New DC VA medical center director touts turnaround at troubled facility
June 20, 2019
WASHINGTON — The director of the Washington DC Veterans Affairs Medical Center said Thursday that he intends to turn the troubled hospital into the flagship of veterans health care.
In his first testimony before Congress since he became the medical center’s director last October, Michael Heimall told members of the subpanel on government operations of the House Oversight and Reform committee that the findings from a 2018 inspector general’s report about serious problems at the facility with basic medical practices were “symptoms of a systemic leadership failure.”
His team “has been working hard to improve our processes and ensure safe care for our veterans,” he said.
The Washington medical center provides care to nearly 100,000 veterans and operates on a budget of $550 million, according to a congressional memo for the hearing. The facility was given a 1-star performance rating at the end of the 2018 fiscal year, putting it in the bottom 10% of the Veterans Health Administration’s medical centers across the country.
Last March, the VA’s inspector general released a scathing report that detailed widespread problems at the hospital. The IG described a “culture of complacency” that allowed failures to persist for years, putting veterans at risk and weakening core functions of the hospital.
Of the report’s 40 recommendations, 28 have been fully addressed and closed by the inspector general, said Tammy Czarnecki, assistant deputy undersecretary for health for administrative operations at the Veterans Health Administration. She said some of the remaining recommendations involve long-term monitoring of processes to make certain that the corrective actions become sustainable and hopes they will be closed by the end of October.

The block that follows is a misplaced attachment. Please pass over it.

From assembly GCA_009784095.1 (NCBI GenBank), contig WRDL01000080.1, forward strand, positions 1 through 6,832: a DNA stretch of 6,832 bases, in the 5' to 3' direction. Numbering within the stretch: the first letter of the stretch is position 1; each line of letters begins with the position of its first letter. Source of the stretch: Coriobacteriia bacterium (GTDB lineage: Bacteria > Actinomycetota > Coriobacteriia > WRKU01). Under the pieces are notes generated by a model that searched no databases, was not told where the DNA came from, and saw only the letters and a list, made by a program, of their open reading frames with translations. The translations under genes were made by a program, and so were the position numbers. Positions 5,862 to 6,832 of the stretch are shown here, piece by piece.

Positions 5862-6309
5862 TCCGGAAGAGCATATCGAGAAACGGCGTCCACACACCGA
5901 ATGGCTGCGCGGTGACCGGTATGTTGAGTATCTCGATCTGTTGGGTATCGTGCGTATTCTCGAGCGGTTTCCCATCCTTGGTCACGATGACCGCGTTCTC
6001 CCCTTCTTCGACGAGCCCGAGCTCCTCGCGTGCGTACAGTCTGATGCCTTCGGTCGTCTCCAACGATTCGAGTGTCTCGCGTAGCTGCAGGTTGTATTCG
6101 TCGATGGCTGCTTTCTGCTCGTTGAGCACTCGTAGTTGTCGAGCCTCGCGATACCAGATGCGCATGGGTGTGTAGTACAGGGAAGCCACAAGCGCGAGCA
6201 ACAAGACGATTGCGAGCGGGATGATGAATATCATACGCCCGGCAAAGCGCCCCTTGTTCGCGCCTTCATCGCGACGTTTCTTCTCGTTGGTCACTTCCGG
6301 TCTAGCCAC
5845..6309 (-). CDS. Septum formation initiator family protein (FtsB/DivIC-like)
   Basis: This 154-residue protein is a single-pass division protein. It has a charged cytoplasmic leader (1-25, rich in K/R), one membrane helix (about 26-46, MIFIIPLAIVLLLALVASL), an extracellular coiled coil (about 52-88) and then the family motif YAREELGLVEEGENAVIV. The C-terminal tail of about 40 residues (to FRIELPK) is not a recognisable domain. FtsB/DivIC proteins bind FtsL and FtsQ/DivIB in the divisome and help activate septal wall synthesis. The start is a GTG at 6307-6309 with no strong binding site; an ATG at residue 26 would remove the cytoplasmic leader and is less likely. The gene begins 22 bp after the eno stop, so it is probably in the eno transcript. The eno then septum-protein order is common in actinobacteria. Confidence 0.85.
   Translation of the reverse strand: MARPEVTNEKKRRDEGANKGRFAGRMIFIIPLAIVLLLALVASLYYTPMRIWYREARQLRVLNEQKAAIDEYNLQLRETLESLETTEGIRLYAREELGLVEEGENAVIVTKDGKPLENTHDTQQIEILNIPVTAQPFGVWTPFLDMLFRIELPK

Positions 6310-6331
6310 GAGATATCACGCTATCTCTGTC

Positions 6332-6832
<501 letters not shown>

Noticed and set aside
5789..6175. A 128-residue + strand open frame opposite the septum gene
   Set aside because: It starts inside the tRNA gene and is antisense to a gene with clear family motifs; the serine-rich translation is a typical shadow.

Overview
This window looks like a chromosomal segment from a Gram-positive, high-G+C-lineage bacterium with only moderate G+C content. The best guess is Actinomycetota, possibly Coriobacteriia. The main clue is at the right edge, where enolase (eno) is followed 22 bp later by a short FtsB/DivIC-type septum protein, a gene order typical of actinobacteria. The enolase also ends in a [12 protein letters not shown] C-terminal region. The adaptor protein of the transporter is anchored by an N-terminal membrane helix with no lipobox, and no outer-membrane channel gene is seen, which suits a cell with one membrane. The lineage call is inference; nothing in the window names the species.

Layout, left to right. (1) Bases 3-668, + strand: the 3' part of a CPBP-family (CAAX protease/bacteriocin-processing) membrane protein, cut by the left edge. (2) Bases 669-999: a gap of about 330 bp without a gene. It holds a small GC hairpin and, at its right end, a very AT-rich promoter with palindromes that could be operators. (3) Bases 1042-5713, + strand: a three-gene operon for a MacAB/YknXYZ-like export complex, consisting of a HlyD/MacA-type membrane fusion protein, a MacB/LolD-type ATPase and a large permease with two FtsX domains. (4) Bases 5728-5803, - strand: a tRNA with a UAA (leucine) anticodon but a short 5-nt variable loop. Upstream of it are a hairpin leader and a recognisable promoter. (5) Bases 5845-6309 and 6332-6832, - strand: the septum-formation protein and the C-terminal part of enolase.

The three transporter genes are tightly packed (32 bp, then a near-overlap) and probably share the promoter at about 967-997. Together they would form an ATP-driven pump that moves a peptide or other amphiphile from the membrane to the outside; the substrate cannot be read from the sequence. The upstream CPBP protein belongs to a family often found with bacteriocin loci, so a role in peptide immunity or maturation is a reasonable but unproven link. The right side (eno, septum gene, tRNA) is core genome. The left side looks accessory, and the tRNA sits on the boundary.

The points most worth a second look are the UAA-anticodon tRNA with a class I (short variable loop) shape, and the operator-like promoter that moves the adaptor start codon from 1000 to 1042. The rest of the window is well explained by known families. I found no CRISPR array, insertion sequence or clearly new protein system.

The D.C. facility has also improved to a 2-star facility, in part due to low hospital mortality rates and a 50% reduction in hospital-acquired infections this year compared to the first six months last year, she said. The performance rating is based on a scale from 1 to 5, with 5 being the best. The rating is calculated by examining areas such as access to care, employee perception, efficiency and capacity, according to the VA.
The Office of the Inspector General published a Comprehensive Healthcare Inspection Program report in January that gave 18 additional recommendations to the facility, of which one is closed, VA Inspector General Michael Missal said.
“Overall, we found important progress being made at the medical center,” he said.
Heimall said they have hired more staff and leadership, expecting to have more than 200 new workers by the end of the year “to ensure that we never repeat the failures highlighted in the OIG report.”
However, the most vacancies are in the human resources department, with only 25 of the 78 positions filled, according to Rep. Gerald Connolly, D-Va., the Oversight subcommittee’s chairman.
“Without effective HR, it is extremely challenging to make sure you have the resources and the staff necessary to do the job,” Missal said.
Another area of concern is the backlog of information technology issues, with about 4,000 work orders at the medical center and its six outlaying clinics, according to Heimall. The department had a significant staffing shortage in the past, he said, but they are now almost fully staffed and are “very engaged.” Heimall said he is concerned about the introduction of the new electronic health records because he wants the IT department working on upgrading infrastructure in the hospital and not a backlog of other issues.
Connolly asked whether there was still fear of retaliation at the facility for people who speak up about problems.
There are still “pockets of that fear across the organization today,” Heimall said. “And the only way that we can really overcome that is by demonstrating that leadership takes those concerns seriously, we’re going to address them and we actually say thank you to the people who bring them to our attention. And recognize them publicly.”